Ciprofloxacin is an antibiotic. It belongs to a group of antibiotics called fluoroquinolones. It works by killing the bacteria that causes an infection.
Ciprofloxacin is a broad-spectrum antibiotic which means that it's used to treat a number of bacterial infections, such as:
- uncomplicated urinary tract infections (UTIs) where other antibiotics are not suitable and complicated UTIs
- chest infections (including pneumonia)
- skin and bone infections
- sexually transmitted infections (STIs)
- eye infections
- ear infections
- infections that other antibiotics have been unable to treat
It is also used to help prevent people getting meningitis if they have been in close contact with someone with the infection.
Ciprofloxacin is only available on prescription.
It comes as tablets, a liquid that you drink, ear drops and eye drops. It's also given by injection, but this is usually done in hospital.
Ciprofloxacin ear drops also come mixed with other medicines, such as fluocinolone, known as Cetraxal Plus, or dexamethasone.
Ciprofloxacin tablets and liquid are not used as often as some other types of antibiotics because there's a risk of serious side effects.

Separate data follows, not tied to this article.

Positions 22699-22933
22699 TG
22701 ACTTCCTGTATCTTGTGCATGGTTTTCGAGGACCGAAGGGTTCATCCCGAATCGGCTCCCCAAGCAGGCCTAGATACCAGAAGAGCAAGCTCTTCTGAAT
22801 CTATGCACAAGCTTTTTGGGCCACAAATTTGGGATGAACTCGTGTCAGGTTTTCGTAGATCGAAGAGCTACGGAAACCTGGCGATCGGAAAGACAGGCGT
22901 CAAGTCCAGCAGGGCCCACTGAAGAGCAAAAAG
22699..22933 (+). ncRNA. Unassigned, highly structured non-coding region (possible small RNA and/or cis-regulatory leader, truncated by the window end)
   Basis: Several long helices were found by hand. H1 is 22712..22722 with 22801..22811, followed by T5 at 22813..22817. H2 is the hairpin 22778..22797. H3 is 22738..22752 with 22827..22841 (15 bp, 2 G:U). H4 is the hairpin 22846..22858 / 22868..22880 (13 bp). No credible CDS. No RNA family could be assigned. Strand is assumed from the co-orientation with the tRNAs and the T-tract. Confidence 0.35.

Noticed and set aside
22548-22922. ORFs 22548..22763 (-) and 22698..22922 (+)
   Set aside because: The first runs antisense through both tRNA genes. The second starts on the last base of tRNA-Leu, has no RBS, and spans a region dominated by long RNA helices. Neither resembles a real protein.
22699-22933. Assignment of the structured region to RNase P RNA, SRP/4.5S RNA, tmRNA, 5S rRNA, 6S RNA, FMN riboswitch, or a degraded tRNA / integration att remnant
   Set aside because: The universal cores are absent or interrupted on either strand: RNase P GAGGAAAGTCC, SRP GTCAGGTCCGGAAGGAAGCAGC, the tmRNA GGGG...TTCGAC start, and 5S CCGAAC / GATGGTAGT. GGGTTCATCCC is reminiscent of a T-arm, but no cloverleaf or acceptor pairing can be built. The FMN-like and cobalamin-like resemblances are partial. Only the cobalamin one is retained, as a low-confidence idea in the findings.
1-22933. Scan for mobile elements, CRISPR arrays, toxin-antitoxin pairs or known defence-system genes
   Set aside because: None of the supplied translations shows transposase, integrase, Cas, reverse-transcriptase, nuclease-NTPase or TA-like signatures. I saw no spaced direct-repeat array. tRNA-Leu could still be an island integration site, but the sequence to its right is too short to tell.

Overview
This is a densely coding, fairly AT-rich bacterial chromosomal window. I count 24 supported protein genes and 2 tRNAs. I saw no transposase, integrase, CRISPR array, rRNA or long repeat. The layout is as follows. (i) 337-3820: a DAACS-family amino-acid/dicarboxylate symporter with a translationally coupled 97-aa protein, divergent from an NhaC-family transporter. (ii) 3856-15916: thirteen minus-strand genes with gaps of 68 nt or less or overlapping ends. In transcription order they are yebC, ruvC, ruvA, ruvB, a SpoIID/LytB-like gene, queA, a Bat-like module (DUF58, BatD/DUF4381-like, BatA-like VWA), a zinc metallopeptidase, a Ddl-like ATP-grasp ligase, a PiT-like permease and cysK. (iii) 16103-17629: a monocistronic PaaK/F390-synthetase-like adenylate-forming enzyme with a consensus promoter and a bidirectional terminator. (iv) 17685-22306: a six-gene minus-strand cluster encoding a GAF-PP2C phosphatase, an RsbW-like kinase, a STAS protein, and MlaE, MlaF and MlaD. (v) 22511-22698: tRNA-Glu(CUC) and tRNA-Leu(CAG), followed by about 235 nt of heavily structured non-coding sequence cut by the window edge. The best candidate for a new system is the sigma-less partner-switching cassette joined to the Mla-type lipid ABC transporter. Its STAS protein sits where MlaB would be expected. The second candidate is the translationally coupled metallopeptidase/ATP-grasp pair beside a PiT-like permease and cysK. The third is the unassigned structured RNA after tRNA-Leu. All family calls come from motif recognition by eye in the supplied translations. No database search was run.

Who can take or use ciprofloxacin
Most adults and children aged 1 year and over can take or use ciprofloxacin.
Ciprofloxacin is not suitable for some people. To make sure it's safe for you, speak to your doctor or pharmacist before taking or using it if you:
- have ever had an allergic reaction to ciprofloxacin or any other medicine
- have ever had a serious side effect with ciprofloxacin or another antibiotic (particularly a fluroquinolone)
- have had diarrhoea while taking antibiotics before
- have an abdominal aortic aneurysm or any other problem with the aorta (the large blood vessel running from the heart to the abdomen), or if someone in your family has had this
- have a fast, pounding heartbeat, or irregular heartbeats
- have a heart infection, congenital heart disease or heart valve disease
- have uncontrolled high blood pressure
- have rheumatoid arthritis, Behcet's disease or a connective tissue disorder such as Marfan syndrome
- have problems with your tendons
- have epilepsy or another health problem that puts you at risk of seizures or fits
- have problems with your kidneys
- have diabetes, as ciprofloxacin might affect your blood sugars
- are pregnant, trying to get pregnant or breastfeeding
Dosage and strength of ciprofloxacin tablets and liquid
Ciprofloxacin is available in different strengths. It comes as:
- 100mg, 250mg, 500mg and 750mg tablets
- a liquid that contains 250mg in 5ml
The usual dose of ciprofloxacin tablets or liquid is 250mg to 750mg twice a day. For some infections, you might only need to take a single dose.
Doses are usually lower for children and people with kidney problems.
The usual dose is 1 or 2 drops into the affected eye 4 times a day.